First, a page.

Police said the robber walked into the American Savings Bank Kapahulu branch and said he wanted to open an account. He then demanded money from a teller while holding his left hand in a paper bag.
The robber did not say that he had a weapon but police said the teller believed there was a weapon in the bag.
Police identified the suspect through their investigation and located him at a home in Palolo, where he was arrested.
Tourist dead in surf near Royal HawaiianA 65-year-old visitor died yesterday in waters off Waikiki.
A lifeguard spotted the man floating face down about 11:40 a.m. in front of Royal Hawaiian Hotel.
Lifeguards and paramedics performed CPR but were unable to resuscitate the man.
He was then taken to Straub Hospital, where he was pronounced dead. The Honolulu Medical Examiner will perform an autopsy to determine the cause of death.
Catamaran towed after stalling off Kailua BayRescue crews from the Honolulu Fire Department and Marine Corps Base Hawaii at Kaneohe helped a catamaran operator who was stranded about two miles off Kailua Bay yesterday between Mokapu Point and the Mokulua Islands.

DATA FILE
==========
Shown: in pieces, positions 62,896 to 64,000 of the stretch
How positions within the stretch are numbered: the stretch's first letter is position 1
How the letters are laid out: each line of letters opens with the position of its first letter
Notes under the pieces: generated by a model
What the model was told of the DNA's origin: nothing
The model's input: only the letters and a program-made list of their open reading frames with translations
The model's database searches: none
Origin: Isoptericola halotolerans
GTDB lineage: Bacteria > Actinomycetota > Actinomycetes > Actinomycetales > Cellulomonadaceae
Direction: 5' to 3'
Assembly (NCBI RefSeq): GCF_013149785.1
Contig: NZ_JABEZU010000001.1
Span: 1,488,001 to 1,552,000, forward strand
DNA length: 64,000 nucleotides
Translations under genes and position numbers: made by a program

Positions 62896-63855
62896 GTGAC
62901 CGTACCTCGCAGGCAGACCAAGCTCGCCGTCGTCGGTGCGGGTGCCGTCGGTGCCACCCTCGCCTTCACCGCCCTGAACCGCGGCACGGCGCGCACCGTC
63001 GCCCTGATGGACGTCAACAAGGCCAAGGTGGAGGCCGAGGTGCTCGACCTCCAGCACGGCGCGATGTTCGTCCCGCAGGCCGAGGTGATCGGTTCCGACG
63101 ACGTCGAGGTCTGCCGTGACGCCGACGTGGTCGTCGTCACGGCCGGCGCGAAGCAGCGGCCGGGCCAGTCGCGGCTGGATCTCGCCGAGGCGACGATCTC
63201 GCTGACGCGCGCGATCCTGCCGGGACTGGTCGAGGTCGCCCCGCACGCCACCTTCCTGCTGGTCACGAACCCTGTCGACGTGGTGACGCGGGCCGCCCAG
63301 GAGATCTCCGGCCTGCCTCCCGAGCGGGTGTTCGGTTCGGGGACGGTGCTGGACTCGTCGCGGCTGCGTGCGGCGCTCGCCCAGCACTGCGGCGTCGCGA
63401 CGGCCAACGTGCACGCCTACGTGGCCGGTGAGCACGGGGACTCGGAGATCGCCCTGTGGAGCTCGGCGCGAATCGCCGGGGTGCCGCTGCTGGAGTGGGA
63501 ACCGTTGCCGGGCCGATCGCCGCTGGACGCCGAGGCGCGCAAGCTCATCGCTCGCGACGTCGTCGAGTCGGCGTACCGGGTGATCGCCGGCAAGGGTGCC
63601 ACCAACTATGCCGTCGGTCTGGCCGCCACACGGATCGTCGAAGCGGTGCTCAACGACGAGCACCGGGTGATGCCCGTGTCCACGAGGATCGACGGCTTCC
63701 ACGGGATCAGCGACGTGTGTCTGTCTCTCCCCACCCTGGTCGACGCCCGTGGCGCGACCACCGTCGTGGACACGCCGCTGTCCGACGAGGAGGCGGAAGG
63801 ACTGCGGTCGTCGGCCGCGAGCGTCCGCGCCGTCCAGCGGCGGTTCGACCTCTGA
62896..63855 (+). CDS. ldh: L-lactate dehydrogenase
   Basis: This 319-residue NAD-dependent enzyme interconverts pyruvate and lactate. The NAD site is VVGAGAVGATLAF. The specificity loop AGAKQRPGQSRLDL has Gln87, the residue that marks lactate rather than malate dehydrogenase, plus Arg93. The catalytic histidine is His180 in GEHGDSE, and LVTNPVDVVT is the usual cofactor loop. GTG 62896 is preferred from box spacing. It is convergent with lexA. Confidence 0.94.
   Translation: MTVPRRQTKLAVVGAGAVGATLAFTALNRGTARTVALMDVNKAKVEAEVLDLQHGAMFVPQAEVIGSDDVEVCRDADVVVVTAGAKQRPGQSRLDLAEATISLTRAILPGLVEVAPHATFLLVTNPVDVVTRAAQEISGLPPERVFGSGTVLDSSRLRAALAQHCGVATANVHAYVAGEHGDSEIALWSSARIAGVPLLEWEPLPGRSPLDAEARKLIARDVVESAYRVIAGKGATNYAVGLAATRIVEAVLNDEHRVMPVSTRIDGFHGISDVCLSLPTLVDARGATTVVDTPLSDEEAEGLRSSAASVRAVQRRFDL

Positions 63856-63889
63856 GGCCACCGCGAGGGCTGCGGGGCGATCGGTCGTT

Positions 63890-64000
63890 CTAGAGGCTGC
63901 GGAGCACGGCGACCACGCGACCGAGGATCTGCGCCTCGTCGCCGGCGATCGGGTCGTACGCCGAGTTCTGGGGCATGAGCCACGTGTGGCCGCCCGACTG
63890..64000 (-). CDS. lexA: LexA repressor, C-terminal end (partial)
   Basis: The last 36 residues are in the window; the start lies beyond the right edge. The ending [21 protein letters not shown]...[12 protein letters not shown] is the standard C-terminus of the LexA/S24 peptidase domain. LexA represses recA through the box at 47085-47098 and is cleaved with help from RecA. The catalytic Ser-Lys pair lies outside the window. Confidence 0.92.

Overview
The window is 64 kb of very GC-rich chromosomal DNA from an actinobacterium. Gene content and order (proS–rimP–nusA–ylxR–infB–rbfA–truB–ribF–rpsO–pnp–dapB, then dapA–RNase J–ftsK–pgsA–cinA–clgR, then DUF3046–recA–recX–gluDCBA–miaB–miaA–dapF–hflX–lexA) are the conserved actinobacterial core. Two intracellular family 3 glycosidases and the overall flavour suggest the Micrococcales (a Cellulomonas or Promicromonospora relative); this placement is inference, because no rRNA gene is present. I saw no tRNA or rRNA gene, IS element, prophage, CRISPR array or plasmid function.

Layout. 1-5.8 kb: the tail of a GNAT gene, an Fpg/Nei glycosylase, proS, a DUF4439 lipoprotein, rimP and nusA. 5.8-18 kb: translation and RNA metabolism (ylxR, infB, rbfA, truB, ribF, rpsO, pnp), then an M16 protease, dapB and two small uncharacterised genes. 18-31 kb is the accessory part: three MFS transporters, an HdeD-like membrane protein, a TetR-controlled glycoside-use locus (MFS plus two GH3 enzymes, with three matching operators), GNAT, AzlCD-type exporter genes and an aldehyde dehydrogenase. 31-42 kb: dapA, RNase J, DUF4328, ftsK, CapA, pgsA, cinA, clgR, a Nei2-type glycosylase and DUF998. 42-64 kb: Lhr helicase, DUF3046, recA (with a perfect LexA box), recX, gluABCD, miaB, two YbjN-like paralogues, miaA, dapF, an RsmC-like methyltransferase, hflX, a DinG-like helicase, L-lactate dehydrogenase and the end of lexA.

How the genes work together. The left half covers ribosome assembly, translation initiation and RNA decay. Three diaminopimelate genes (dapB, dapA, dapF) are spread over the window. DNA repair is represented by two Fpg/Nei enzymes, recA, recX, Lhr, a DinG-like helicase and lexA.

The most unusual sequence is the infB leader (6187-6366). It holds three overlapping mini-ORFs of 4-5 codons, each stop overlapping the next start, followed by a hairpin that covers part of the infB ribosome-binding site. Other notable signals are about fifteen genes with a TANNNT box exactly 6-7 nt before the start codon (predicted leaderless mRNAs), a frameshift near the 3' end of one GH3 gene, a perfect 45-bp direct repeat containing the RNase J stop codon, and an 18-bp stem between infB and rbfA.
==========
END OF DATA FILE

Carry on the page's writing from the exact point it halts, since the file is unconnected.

The catamaran, which had a single jib sail and no main sail, had been blown offshore by a Kona wind, said fire Capt. Kenison Tejada.
Its motor had also gone out, he said.
The sailor called for help on his cell phone, and the Marine Corps rescue boat responded first.
The fire department responded next with a rescue boat from Waimanalo.
The man initially refused help, but eventually allowed the Marine Corps to tow him in from the two-mile marker to the 3/4-mile marker, and the fire rescue boat took over from there, Tejada said.
Tejada said that although the man was not in imminent danger, he probably would not have made it back with the way the winds were blowing.
"He was out on the horizon," Tejada said. "You needed binoculars to see him."
The rescue took about 45 minutes, and the boat was brought in at 5:05 p.m.